WHY CAN’T WE ELECT CHIEF?
Dr Lionel Kopelowitz is being incredibly patronising when he asks “How do you expect average shul members to decide between candidates”?
Things have changed greatly since 1964 and most “average shul members” are well educated and quite capable of electing a new Chief Rabbi. After all, it is we who pay the shul fees. Why should we not have a say in who is to be our spiritual leader? Thea Valman Bridge Lane, London, NW11
EVEN AT a time of global economic crisis, and with huge events seemingly taking place every day this month, the revolution against the Syrian Baathists ought to be at the top of any editor’s news list. Let me count the ways in which the Assad crime family is worthy of our attention. Although everyone throws around accusations of racism, the Syrian state is an authentic Apartheid regime. Members of the Alawite sect, who make up 11 per cent of the population, monopolise power. They shut out the Sunni majority on sectarian grounds and subjugate the Kurdish minority on racial grounds.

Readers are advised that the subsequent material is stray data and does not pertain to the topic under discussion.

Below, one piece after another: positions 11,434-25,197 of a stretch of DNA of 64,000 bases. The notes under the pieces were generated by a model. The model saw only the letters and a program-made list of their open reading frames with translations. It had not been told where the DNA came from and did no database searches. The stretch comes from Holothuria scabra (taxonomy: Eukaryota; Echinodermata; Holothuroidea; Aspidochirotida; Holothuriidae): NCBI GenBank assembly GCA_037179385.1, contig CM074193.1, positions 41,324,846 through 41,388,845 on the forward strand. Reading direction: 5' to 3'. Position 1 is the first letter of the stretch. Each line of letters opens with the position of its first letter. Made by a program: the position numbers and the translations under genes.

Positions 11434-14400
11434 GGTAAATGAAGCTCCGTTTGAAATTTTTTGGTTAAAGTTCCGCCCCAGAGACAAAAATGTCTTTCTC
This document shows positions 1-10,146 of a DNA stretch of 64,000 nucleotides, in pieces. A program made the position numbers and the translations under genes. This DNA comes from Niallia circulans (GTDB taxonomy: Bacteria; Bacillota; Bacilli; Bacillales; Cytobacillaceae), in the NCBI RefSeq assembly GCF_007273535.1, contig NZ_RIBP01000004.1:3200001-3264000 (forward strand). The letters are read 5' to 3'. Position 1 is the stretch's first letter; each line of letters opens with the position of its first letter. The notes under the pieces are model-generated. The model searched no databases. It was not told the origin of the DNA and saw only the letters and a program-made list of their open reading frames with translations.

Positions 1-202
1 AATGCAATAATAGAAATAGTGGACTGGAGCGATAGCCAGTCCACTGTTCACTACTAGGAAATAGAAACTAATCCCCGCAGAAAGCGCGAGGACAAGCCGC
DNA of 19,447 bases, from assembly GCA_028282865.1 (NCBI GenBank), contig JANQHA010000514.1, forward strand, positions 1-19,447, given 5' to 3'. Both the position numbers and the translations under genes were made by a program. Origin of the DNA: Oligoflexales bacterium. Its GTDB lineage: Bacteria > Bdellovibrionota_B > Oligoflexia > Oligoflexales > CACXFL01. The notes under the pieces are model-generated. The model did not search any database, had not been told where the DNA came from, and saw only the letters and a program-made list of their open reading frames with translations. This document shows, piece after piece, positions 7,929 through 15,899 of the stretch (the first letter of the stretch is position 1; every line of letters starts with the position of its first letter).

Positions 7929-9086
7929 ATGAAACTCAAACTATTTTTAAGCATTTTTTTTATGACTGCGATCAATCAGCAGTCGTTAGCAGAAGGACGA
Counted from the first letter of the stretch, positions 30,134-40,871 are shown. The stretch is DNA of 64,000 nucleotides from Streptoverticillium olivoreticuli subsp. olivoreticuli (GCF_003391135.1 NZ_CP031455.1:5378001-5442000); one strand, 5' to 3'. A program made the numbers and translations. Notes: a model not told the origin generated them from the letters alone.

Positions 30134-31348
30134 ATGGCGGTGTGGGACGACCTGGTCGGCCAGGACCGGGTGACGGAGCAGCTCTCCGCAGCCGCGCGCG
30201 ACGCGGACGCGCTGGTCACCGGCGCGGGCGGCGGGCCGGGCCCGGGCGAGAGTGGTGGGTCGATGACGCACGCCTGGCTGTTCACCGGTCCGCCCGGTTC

In terms of realpolitik, the West had nothing but a moral interest in seeing the Egyptian or even the Libyan dictatorship fall. It has every interest in seeing the fall of Syrian dictatorship, which is a sworn enemy. Syria is collaborating with Iran, promoting terrorism and looking to acquire nuclear weapons. Its fall would make the West a little bit safer.
If you can see beyond national interests to consider the suffering of the population, then you will not find it hard to imagine Syrians’ fears of a wider massacre. As well as the regular army